You've Gotta Have Heart
It's a perfect night for baseball, and we're sitting in respectable, if slightly stratospheric, seats in the upper deck right behind home plate. We have a good angle on the action, and can see the game unfold in all its beautiful symmetry and timeless grace.
Pitch in the dirt. Our batter swings, a strikeout. The catcher fails to nab the ball, and it dribbles toward the backstop. The runner on first lumbers toward second, and the catcher, attempting to throw him out, hurls the ball over the shortstop's head. The runner on third, so slow he should be known as The Glacier, heads toward home. The center fielder dutifully throws the ball back toward home and, once again, past the catcher, all the way to the backstop. The Glacier scores. Eventually everyone stops running, and the ball is carefully escorted back to the pitcher, who presumably is instructed to hold it tight and not throw it over anyone's head.
Amid the cheering of the home crowd, my middle daughter, who came to the game thinking that baseball has four innings, says, "What happened?"
And I look at her and think: What happened is that I was too busy with my work to teach you how to recognize a play with a strikeout, a wild pitch, two throwing errors and a run. I failed to instruct you in the beauty of the game of baseball in such a way that you could appreciate its butchery.
Meanwhile, sitting in front of me is a man reading the New Yorker. Forget whatever is happening on the diamond: Check out the droll, arched-eyebrow prose in Talk of the Town! I'm mildly outraged. Also, I wonder if he'll let me borrow it.
At least he showed up, which is more than can be said for the untold hundreds, possibly thousands, of people who had the tickets for the excellent seats that remain vacant on the lower deck. I obsess over those seats the entire game. They are bright orange. They scream No Show. They scream Too Important to Come. They scream Fair Weather Fan. They are advertisements for a city full of law firms and media big shots and lobbyists and various other forms of egomaniacs who think that having a ticket for a great seat is more important than actually sitting in it. They don't put their butt where their money is.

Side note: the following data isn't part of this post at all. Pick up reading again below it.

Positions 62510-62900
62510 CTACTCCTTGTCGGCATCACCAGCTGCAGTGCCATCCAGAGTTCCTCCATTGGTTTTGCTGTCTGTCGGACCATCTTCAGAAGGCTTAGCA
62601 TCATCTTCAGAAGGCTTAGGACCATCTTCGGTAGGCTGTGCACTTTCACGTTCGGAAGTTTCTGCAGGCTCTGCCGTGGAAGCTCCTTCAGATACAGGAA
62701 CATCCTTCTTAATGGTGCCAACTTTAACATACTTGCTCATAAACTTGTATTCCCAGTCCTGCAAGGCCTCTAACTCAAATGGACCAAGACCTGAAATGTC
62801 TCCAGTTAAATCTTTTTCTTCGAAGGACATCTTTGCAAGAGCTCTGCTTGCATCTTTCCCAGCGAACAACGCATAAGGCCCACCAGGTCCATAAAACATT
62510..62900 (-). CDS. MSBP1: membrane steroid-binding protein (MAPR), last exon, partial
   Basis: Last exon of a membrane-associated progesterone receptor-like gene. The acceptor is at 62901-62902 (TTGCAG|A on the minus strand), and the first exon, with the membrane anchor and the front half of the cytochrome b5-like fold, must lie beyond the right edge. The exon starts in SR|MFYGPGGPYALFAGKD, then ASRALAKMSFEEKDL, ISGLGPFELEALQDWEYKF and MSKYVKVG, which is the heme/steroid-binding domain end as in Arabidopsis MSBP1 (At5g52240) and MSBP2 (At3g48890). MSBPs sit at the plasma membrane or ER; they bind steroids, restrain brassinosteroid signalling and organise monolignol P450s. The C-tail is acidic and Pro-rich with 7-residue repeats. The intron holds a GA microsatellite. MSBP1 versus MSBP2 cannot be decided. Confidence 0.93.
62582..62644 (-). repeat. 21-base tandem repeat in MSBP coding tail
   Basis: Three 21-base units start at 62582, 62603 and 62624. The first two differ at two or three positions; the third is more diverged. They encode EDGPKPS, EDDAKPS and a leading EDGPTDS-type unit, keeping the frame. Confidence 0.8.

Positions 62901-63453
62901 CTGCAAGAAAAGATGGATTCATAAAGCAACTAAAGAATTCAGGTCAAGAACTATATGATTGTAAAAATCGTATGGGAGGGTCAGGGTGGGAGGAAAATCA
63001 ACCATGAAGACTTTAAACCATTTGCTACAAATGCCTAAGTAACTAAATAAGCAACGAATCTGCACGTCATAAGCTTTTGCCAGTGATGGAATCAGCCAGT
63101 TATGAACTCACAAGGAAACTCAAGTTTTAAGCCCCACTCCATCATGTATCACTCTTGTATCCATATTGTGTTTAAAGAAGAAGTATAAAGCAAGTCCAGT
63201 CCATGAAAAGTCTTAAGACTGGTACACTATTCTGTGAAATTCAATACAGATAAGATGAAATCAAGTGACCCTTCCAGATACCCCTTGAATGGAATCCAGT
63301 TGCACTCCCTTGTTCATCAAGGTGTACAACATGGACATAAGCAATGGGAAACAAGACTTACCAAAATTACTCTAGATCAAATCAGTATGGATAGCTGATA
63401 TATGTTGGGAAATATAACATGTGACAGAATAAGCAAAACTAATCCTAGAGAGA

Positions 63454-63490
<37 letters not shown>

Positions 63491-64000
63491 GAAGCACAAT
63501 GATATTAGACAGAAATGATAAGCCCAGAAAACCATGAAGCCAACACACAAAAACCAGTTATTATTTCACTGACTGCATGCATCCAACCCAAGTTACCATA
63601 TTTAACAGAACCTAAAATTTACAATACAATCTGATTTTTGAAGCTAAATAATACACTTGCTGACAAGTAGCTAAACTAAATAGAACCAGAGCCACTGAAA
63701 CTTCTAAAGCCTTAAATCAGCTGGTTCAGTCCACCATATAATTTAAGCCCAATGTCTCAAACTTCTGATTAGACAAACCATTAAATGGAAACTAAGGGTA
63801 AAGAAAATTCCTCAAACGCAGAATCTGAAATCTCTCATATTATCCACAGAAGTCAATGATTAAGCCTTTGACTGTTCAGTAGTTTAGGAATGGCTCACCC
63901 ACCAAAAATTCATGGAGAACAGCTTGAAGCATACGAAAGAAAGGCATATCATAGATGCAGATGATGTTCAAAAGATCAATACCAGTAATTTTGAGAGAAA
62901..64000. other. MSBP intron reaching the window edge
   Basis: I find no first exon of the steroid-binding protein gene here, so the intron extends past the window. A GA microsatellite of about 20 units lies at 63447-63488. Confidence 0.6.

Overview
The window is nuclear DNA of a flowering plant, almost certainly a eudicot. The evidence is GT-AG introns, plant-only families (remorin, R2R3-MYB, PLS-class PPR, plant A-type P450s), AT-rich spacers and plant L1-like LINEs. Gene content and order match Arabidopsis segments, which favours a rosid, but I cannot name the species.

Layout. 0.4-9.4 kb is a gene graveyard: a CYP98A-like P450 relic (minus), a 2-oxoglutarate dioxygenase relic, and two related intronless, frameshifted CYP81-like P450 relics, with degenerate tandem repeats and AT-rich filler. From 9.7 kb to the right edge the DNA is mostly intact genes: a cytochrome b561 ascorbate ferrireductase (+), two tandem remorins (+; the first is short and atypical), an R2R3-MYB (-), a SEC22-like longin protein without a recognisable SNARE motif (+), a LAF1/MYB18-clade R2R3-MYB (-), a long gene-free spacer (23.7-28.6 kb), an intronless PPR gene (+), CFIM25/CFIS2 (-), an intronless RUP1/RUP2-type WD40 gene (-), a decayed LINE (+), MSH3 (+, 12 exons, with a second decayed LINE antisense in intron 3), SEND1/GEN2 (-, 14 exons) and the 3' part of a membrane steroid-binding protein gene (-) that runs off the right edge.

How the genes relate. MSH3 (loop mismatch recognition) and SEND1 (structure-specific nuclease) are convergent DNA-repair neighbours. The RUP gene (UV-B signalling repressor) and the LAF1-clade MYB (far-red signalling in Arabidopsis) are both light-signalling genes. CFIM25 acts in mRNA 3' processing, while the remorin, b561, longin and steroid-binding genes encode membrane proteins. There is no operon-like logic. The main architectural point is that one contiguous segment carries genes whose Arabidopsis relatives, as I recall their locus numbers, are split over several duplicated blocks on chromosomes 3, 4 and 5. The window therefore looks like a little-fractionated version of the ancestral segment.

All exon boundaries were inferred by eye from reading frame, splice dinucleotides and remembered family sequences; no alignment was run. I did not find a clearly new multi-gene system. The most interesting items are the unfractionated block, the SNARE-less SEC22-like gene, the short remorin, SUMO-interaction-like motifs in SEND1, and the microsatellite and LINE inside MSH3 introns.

When baseball returned to Washington last year, 33 years after the previous team, the Senators, was carted off to Texas, we were all ecstatic, and went to games, and watched our Nationals camp out in first place in July and remain in contention until the beginning of September, at which point Atlanta won the division for the 1,745th consecutive year. (The last team to beat Atlanta in the National League East was the Visigoths.)
This year the novelty's gone, and it's hard to avoid noticing that we're a mediocre team playing in an old stadium with terrible food. Will Washington have the patience to support a losing team? This is a town obsessed with poll results and approval ratings, a town in which one of the highest compliments is "electability."
Thirty-three years without a team hollowed out the fan base. And Washington is full of transplants who have no memory of Frank Howard hitting homers for the Senators.
So we have heavy lifting to do here. Fortunately, we'll have a new stadium in a few years, with the kind of amenities the average sports fan needs these days, like a luxury box and a tuxedoed waiter who will ask if you'd like Grey Poupon with that half-smoke.
And we have a new owner: Ted Lerner, a local guy with a billion dollars, which is enough to pay for three decent ballplayers, two superstars, or A-Rod. But Lerner needs to sell cheaper fluids. The good microbrews cost $6.50 a pop. At that rate, it's very hard, in good conscience, to drink four. Bottle of water: $4. For that kind of money I could have bought gasoline.
My friend and colleague Marc Fisher says I'm too cynical. "Over the next few years, this team will be in baseball's top 10 in attendance and profits, even if Washington remains cursed on the field," he says. "You need a refresher course in Washingtonians' love of futility. Rent 'Damn Yankees' and watch it with the kids. You've gotta have heart."
To be serious Washington baseball fans, we're supposed to know that song:
You've gotta have heart/All you really need is heart/When the odds are sayin' you'll never win/That's when the grin should start . . .
Maybe they'll play it during the seventh-inning stretch. What we lack in baseball nostalgia we can manufacture. We're good at manipulating reality here in Washington, and surely we can teach our kids to cherish the baseball memories we never actually had.
Read Joel Achenbach weekdays at washingtonpost.com/achenblog.